In October, German browser and mobile games company Goodgame Studios announced that, having added 400 staff in the previous nine months, its headcount had reached a landmark 1,000.
By my reckoning this makes it not only the largest independent games developer in Germany but one of the largest in Europe – and it is continuing to add 50 new staff per month. I recently had the chance to chat with Christian Wawrzinek, one of the founders, and in doing so got a glimpse into a fascinating and atypical developer at the cutting edge of the business of games. The following profile continues our Extraordinary Games Companies series.
As unusual starts go, Goodgame’s is right up there. The company was founded by a dentist (Christian) and a lawyer (his brother Kai) just after the financial crisis in 2009. Remarkably, given the timing, the pair raised €0.5m in bank debt, which it used to help found their games studio and launch a range of lightweight browser games. Neither brother had a history in the games industry and Goodgame was entering a fast growth but hugely crowded browser games market with substantial competition from established and better-resourced market leaders such as Bigpoint and Gameforge.
This baptism by fire helped create a clinical approach to business, which has fuelled the extent and speed of the company’s remarkable ascent. The dire consequences of failing to service or repay its original financial debt instilled in Goodgame an acute focus on operational efficiency and profitability from the outset. Being a relatively late entrant into a crowded market forced the company to seek different creative and business paths to its browser game peers.
Of its 1,000 staff, just 300 actually work in development.
This quickly resulted in a primary focus on the core browser strategy and MMO gamer, the adoption of sophisticated free-to-play revenue models, massive emphasis on performance-based marketing to acquire customers, and a root and branch application of Google and Amazon’s intelligent data-driven ethos. While many companies have adopted similar approaches to development, Goodgame takes this to a whole new level.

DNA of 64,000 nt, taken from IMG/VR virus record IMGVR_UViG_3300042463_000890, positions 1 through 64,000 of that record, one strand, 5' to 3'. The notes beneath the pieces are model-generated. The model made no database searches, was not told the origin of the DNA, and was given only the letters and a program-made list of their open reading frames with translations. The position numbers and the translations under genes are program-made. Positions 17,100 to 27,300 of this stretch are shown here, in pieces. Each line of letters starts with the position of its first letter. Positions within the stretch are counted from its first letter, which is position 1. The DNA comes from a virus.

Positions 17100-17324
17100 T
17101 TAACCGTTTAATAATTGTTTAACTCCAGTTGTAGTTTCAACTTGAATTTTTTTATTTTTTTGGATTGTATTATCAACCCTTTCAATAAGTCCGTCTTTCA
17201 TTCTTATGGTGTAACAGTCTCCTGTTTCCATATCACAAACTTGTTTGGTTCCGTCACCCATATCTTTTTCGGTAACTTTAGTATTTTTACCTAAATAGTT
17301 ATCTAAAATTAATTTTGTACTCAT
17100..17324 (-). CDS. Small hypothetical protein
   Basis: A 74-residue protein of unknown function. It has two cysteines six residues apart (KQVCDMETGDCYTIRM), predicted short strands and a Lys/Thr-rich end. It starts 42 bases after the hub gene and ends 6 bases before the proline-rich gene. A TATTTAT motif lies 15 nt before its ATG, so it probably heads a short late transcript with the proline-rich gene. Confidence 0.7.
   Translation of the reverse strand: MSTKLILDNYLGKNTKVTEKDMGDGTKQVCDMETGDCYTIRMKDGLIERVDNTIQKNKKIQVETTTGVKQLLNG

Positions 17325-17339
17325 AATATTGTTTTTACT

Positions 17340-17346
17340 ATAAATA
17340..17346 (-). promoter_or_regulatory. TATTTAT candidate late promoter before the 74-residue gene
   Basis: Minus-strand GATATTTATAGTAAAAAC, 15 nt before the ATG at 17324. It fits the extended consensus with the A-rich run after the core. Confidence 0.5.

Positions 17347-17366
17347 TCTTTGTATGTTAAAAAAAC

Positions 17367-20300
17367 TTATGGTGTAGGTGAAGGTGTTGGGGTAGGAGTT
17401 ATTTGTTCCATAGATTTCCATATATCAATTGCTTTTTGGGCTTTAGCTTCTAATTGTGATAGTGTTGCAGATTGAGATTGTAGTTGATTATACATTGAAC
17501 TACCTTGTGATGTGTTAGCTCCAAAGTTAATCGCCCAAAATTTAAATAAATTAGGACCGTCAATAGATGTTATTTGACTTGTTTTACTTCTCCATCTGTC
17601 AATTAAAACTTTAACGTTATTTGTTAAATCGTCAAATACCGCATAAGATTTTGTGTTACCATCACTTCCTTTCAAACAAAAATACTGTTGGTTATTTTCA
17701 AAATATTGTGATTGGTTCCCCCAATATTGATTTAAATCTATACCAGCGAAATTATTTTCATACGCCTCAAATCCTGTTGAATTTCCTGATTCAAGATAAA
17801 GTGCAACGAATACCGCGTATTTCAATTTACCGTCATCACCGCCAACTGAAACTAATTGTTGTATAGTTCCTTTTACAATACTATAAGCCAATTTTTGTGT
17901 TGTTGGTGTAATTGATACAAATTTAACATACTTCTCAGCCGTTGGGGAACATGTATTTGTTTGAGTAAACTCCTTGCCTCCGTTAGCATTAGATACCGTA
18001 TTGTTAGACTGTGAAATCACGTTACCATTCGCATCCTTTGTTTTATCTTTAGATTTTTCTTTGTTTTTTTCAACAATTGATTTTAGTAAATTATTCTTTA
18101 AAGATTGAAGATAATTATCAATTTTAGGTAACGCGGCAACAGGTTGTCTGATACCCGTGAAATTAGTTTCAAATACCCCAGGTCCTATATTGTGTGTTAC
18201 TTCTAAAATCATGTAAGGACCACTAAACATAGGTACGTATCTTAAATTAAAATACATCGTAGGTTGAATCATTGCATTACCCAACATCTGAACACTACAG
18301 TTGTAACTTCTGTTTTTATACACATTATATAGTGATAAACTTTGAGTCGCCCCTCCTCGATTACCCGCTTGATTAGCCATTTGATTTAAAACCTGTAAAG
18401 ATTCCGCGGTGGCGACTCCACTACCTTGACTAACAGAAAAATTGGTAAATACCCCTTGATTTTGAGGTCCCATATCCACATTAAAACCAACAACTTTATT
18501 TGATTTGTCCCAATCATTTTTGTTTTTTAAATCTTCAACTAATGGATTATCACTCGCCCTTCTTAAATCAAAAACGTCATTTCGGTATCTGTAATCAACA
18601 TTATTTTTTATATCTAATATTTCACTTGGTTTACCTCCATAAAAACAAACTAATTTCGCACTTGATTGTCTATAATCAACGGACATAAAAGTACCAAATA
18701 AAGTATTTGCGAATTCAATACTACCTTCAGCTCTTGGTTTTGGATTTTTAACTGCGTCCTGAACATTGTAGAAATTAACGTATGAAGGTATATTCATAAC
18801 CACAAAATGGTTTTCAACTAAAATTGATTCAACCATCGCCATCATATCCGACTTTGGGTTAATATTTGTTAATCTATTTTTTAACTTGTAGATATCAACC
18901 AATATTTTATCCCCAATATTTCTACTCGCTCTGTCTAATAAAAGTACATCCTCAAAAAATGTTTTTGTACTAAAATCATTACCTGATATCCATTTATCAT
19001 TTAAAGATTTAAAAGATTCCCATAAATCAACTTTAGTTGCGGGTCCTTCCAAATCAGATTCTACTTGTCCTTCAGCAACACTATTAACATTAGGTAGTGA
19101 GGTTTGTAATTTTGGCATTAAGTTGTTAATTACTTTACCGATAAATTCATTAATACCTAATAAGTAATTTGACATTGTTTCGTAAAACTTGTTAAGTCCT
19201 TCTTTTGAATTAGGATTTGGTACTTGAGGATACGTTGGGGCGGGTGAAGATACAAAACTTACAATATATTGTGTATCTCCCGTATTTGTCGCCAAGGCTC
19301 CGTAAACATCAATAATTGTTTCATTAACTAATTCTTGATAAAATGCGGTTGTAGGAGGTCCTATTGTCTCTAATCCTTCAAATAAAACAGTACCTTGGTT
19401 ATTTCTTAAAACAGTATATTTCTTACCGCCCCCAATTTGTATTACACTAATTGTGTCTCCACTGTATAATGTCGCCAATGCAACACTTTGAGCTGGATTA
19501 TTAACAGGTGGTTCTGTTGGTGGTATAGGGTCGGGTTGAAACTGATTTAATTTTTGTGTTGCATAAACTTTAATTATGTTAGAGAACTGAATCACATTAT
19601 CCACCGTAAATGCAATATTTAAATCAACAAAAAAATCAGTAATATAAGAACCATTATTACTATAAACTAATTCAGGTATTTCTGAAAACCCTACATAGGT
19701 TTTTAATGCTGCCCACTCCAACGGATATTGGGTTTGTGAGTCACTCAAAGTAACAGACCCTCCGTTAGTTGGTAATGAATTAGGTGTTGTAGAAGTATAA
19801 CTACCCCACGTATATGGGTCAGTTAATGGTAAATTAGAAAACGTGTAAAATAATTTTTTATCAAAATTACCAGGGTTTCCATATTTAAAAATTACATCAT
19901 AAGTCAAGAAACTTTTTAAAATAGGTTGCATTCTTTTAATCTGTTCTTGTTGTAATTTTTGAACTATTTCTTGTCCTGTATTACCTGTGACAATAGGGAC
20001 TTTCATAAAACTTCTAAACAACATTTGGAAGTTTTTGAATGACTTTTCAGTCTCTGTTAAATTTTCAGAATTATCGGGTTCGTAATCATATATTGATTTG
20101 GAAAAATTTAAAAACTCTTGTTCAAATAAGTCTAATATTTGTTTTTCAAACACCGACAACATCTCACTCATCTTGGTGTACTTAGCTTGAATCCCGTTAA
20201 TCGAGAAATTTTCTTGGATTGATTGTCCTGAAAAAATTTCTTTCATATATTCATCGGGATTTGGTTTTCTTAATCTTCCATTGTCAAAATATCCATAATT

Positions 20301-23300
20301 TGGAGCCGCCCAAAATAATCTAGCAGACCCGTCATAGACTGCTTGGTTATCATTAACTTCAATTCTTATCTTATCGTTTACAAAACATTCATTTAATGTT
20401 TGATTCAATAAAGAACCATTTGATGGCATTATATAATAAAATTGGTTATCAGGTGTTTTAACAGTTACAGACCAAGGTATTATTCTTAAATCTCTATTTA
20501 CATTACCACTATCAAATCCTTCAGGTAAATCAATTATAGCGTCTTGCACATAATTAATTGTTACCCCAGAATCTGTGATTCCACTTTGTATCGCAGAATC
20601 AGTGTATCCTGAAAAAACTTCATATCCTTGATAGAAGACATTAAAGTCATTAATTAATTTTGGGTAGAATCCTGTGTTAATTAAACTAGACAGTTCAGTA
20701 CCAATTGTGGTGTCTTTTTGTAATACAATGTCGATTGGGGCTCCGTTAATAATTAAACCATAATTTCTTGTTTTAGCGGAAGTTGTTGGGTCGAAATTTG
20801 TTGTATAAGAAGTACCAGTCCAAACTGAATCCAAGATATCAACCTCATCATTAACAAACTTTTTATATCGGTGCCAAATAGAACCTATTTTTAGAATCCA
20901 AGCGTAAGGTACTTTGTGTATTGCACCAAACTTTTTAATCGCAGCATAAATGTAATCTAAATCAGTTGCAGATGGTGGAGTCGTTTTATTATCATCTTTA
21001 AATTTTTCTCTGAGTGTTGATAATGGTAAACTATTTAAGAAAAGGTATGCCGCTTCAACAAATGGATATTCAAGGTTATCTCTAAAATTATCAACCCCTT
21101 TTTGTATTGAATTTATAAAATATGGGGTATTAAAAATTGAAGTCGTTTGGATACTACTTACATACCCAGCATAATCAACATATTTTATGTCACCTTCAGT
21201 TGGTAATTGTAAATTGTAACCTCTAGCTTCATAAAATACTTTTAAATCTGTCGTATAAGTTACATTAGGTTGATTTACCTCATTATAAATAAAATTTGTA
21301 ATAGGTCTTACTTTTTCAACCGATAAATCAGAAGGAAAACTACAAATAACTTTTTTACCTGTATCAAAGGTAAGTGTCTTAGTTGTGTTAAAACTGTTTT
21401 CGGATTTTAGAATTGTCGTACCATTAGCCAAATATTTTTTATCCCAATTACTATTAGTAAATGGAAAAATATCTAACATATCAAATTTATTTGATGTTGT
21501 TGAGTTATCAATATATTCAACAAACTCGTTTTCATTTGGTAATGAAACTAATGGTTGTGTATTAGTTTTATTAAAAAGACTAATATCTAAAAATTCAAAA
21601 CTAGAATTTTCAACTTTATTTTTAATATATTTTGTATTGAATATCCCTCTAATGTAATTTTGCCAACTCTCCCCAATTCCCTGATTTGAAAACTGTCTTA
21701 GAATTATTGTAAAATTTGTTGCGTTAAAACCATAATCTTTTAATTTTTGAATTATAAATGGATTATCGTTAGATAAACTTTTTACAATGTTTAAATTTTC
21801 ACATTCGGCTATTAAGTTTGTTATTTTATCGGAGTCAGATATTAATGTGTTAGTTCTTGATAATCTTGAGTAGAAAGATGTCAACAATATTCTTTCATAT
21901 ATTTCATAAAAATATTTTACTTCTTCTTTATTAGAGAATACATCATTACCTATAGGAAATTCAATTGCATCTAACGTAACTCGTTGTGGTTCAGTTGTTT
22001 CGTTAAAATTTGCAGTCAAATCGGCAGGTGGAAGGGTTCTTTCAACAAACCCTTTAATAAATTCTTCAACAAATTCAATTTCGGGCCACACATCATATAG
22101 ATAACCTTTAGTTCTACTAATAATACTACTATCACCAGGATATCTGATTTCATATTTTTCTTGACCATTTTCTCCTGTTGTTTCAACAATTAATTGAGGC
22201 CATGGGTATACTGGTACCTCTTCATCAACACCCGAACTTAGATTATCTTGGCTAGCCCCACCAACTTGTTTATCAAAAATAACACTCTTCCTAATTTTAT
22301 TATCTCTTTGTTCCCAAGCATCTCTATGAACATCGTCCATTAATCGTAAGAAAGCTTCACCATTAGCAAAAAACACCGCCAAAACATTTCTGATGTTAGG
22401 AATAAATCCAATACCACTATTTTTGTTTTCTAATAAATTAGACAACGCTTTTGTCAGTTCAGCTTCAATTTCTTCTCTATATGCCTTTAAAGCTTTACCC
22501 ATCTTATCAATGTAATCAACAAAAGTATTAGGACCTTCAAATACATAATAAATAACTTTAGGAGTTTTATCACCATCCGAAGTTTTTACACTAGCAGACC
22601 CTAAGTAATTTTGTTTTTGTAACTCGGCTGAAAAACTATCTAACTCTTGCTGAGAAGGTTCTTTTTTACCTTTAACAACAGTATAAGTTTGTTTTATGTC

Of its 1,000 staff, just 300 actually work in development. Amazingly, a greater number work in its analytics department while a further 100-plus work in marketing.
A Good Game
Goodgame is utterly focused on identifying and enhancing what players enjoy, extending what they are willing to pay for and ensuring a constant flow of new users.
Having demonstrated the viability of a business, which had already reached 100 staff in under two years, Goodgame raised an additional €3.3m in 2011 to accelerate the exploitation of their winning formula. Since then, Goodgame has gone from strength to strength. It recorded profits of €13m on revenues of €102m in 2013, and in just the first half of 2014 has recorded €98m in revenues and €21m in profit.
Although the browser games market has stagnated in recent years and caused widespread problems for many of the market leaders, Goodgame’s browser sales have still grown. Stronger growth has been achieved in mobile following the launch of two iOS and Android titles. Mobile now represents 40 per cent of its revenues and will top 50 per cent by the year’s end.
Like most of the larger browser games companies, the geographic spread of Goodgame’s business is extremely wide, although continental Europe and Germany in particular remain the browser gaming heartland. Goodgame’s handling of its diverse user base is also somewhat unusual.
Where most MMOG companies will divide their servers into silos based on language or geographic region, Goodgame uses server silos based on both language and territory, having deduced from its metrics that players engage and spend more when playing with and against players in the same time zone and speaking the same first language.
Goodgame is defined by such nuanced understanding of its players and their behaviour. It is telling that one of Goodgame’s key expansion plans is to create a new department to study economic theory and practice within its virtual economies. Probably not an idea for start-ups to follow.
Such data-driven, commercially-focused games development can easily risk alienating players and creating bad games. High user ratings and 220m user registrations in just five years say otherwise. Who would have predicted that a German dentist and a lawyer could disprove the myth that too much data always kills a good game?